Skip to main content Skip to navigation

Plot Summaries

Dr. Eva Griffith

Durham University Research Associate

on the OUP/AHRC Complete Works of James Shirley

All queries to:

30th June 2009

Dear Reader of these plot breakdowns

The present work should be regarded as a work-in-progress for reasons stated below. It should in no way be used at any time as a substitute for reading entire plays.

For most of this collection of plots from the plays of James Shirley I have used William Gifford’s early 19th century edition. If I give page references they are from this edition. As he divides acts into scenes I follow, putting what I believe to be non-existent scene-divisions in the original Shirley into square brackets (I have not referred to all originals but from what I know generally, I have done this).

In this version of the plotlines (i.e. in the files I have given here) I have cut down many of my personal responses; however I will not have cut all of them. Some of them represent ‘hooks’ for me to try and remember the plot, some are genuine critical responses.

At the beginning of this work, i.e. from Volume I of Gifford, I tried to formulate three kinds of summary. In the (eventual) 5 documents, these consist of:

1) a kind of ‘soundbite’ (a small piece of information/response – a ‘blurb’ on the back of a book)

2) a larger, but still pithy, narrative-style description

3) an act-by-act description of each play

The act-by-act description was naturally done first, and the other two were reductions. For each of the third type of summary, I have put the characters on stage in bold, so that the reader can see at a glance what character dynamics are taking place within each scene. Along with each play section is a ‘Dramatis Personae’ as given in Gifford, along with Alexander Dyce’s notes written after Gifford’s death as well as Gifford’s notes.

Today – while this work is in progress - you will probably find typos, spelling mistakes and infelicitous grammar typical of something which has been worked on quickly between other things; also some abbreviation (I hope these will be understood) and some curious Eva-isms (turns of phrase). Could I please ask those of you working more intently on the individual plays (and therefore more plot conscious of the individual work than I can be) that if you detect I have misunderstood a plot-point in the play or have failed to express it clearly enough (perhaps through an aberration of my mind; perhaps because the meaning in the text is ambiguous or unclear itself) please tell me informing me at the above email address. In this way I may improve these summaries and not confuse anybody else who chooses to read them for the edition.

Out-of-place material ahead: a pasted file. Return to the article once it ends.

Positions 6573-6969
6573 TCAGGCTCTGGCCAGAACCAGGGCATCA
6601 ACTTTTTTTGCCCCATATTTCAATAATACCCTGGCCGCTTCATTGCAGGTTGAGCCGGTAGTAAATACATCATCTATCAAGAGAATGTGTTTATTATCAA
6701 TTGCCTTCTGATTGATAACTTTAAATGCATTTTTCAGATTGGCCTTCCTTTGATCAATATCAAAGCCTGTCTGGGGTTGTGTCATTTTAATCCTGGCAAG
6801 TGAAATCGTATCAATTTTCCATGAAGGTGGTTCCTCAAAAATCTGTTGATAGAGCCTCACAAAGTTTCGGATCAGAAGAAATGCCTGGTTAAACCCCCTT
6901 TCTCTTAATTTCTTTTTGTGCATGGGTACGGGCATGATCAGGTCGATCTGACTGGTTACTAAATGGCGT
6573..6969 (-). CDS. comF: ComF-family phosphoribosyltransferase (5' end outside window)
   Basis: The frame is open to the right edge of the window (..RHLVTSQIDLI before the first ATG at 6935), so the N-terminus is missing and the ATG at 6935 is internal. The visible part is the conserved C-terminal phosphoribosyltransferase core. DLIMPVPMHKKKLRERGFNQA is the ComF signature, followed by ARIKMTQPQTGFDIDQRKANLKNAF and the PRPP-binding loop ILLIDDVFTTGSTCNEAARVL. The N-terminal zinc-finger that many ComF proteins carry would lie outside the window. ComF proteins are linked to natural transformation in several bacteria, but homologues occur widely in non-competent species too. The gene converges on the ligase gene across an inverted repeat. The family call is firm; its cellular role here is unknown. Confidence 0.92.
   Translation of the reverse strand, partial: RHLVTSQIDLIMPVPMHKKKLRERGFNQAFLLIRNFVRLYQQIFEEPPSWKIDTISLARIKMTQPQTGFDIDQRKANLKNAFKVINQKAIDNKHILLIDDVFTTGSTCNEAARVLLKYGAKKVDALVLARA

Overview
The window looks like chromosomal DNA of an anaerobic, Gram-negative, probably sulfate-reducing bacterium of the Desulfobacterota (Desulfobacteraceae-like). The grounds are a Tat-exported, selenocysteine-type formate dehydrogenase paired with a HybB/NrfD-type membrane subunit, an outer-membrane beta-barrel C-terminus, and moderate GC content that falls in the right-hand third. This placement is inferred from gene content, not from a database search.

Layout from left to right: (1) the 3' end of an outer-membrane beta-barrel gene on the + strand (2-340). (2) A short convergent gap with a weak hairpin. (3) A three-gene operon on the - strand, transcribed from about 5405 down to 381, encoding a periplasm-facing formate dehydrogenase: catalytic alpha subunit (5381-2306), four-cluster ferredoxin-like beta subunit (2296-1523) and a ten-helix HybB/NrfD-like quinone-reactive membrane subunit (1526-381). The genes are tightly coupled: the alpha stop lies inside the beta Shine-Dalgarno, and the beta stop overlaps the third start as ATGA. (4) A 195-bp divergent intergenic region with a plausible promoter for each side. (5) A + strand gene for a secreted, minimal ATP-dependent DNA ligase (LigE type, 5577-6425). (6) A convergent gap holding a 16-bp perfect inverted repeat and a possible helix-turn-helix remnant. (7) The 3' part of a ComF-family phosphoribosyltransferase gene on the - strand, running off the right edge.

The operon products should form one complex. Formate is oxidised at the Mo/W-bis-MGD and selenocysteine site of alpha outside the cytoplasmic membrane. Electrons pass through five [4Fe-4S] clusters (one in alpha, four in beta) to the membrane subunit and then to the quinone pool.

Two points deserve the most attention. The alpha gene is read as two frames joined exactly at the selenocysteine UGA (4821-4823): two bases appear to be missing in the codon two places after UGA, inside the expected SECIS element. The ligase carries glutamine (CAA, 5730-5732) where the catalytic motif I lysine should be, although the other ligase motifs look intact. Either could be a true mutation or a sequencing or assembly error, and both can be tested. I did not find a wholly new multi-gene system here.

It will become clear if you read all the plots here given (Gifford Vols I-III) that I eventually gave up with the second narrative type summary and then also gave up on the soundbite type. This was due to the demands of other things on the project. However, I intend to complete work on plays in Vols 4 and 5 (Vol.4 near completion) and then return to the reductions as I feel they serve a purpose. If you find the shorter narrative kind of most use, you may find consulting R. S. Forsythe's The Relations of Shirley's Plays to the Elizabeth Drama (New York: Columbia UP, 1914; repr. Benjamin Blom, 1965) of some value.

Please bear in mind that at the beginning of this work I was a near Shirley-virgin. What I had read in Nason’s book in terms of plot-lines was displeasing to me, in that it constantly drew unfavourable comparisons between Shirley and other playwrights (other playwrights winning), particularly Shakespeare as I remember it. What was needed was something a little more objective, I felt. Also something that would provide a nudge to the memory in terms of comparing Shirley play with Shirley play as I read them. I had also not read much Shirley criticism or works using Shirley’s plays as exemplars, comparative material etc. when I began and still prefer to remain this objectively responsive for the time-being. Reasoning that in the end comparisons - particularly in terms of similar themes and characters - may be interesting, I have included much of Gifford’s cross-referencing to other plays, particularly those of Massinger and Jonson, the which authors I believe Gifford also worked on. If any of you can also see similar themes, characters etc. that remind you of other play-texts/playwrights of the era, then please inform me if you so wish. Perhaps in the future we might supply the ability to ‘post up’ other scholars’ versions of Shirley plot-lines or thoughts about Shirley material in relation to other plays of the period.

I myself have a particular interest in the word ‘complement’ used in Shirley’s plays. I have detected that he uses this word (spelled in this way and in the other more familiar way) in almost all of his plays (if not all – and usually more than once) and am working towards a paper/article about the use of this word in Shirley. I think he may have included a use for this word that is not referred to in the OED. If, therefore, you come across a reference to this word in these files along with the page on which it occurs, it is because of this other project that I am proceeding with. I did attempt to cut them all out of this version of these files, but I may have missed one or two.

Finally, I have not included a plot breakdown of Changes Or Love In A Maze. This is because this is the play I am editing for the edition and may be easily added later ‘down the line’.

I do hope this collection, as it stands, may be of some use; however, without more time and some in-put in terms of improving the accuracy of what is happening in these plays, I would repeat the warning that nothing will replace reading them.

With all best wishes,

Eva Griffith.


Please click here to read the plot summaries